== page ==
Goldman Sachs Buying Crypto Firms Post FTX Crash

Check out the biggest breaking crypto market updates for today:

Goldman Sachs Looking To Buy Discounted Crypto Firms After FTX Collapse

According to a report by Reuters, financial services firm Goldman Sachs is looking to spend tens of millions of dollars on crypto firms whose valuations have been hit after the implosion of FTX. 

Mathew McDermott, Goldman Sachs’ head of digital assets, stated that the firm sees “some really interesting opportunities, priced much more sensibly.” 

Goldman plans to spend tens of millions of dollars to buy or invest in crypto companies over the next few months. 

McDermott said “FTX’s implosion has heightened the need for more trustworthy, regulated cryptocurrency players, and big banks see an opportunity to pick up business.” 

Without giving details, he added that Goldman is doing due diligence on a number of different crypto firms. 

Regarding the FTX collapse, he said “It’s definitely set the market back in terms of sentiment, there’s absolutely no doubt of that. FTX was a poster child in many parts of the ecosystem. But to reiterate, the underlying technology continues to perform.” 

While the amount Goldman may potentially invest is not super large for the Wall Street giant, which earned $21.6 billion last year, its willingness to keep investing amid the sector shakeout shows it knows there is long-term opportunity. 

Goldman Sachs CEO David Solommon told CNBC on November 10, as the FTX drama was unfolding, that while he views cryptocurrencies as “highly speculative”, he sees much potential in the underlying tech as its infrastructure becomes more formalized.

Rivals like Morgan Stanley seem to be a bit more skeptical:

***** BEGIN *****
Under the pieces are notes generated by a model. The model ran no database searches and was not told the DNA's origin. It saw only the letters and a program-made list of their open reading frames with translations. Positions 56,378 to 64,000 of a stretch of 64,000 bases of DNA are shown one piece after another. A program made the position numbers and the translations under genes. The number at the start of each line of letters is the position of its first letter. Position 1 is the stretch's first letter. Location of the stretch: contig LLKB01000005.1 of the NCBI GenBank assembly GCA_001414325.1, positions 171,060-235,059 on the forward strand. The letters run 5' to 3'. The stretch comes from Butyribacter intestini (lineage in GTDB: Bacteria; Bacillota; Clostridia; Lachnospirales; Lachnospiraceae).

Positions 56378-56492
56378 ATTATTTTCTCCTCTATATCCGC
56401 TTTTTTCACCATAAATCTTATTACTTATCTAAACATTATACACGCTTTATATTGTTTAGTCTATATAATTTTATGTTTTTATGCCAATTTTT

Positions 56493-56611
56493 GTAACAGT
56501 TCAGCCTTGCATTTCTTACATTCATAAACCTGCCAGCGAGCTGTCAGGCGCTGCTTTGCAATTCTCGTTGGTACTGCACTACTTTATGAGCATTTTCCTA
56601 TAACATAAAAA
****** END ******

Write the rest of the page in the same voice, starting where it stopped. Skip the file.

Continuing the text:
“I don’t think it’s a fad or going away, but I can’t put an intrinsic value on it,” Morgan Stanley CEO James Gorman said at the Reuters NEXT conference on Dec. 1. 

HSBC CEO Noel Quinn told a banking conference in London last week he has no plan to expand into crypto trading or investing for retail customers. (Though HSBC does provide crypto services for institutional investors). 

Goldman has invested in 11 digital asset companies that provide services like compliance, cryptocurrency data, and blockchain management. 

McDermott, who competes in triathlons in his spare time, joined Goldman in 2005 and rose to run its digital assets business after serving as head of cross asset financing. 

His team has grown to more than 70 people, including a seven-person crypto options and derivatives trading desk. 

Together with MSCI and Coin Metrics, Goldman has also launched data service datonomy, aimed at classifying digital assets based on how they are used. 

The firm is also building its own private distributed ledger technology. 

The ripple effects from FTX’s collapse have boosted Goldman’s trading volumes, McDermott said, as investors sought to trade with regulated and well-capitalized counterparties. 

“What’s increased is the number of financial institutions wanting to trade with us,” he said. “I suspect a number of them traded with FTX, but I can’t say that with cast iron certainty.” 

Other firms see the crypto meltdown as a chance to build their businesses. 

Britannia Financial Group is building its cryptocurrency-related services, its chief executive Mark Bruce told Reuters. 

The London-based company aims to serve customers who are eager to diversify into digital currencies, but who have never done so before, Bruce said. It will also cater to investors who are very familiar with the assets, but have become nervous about storing funds at crypto exchanges since FTX’s collapse.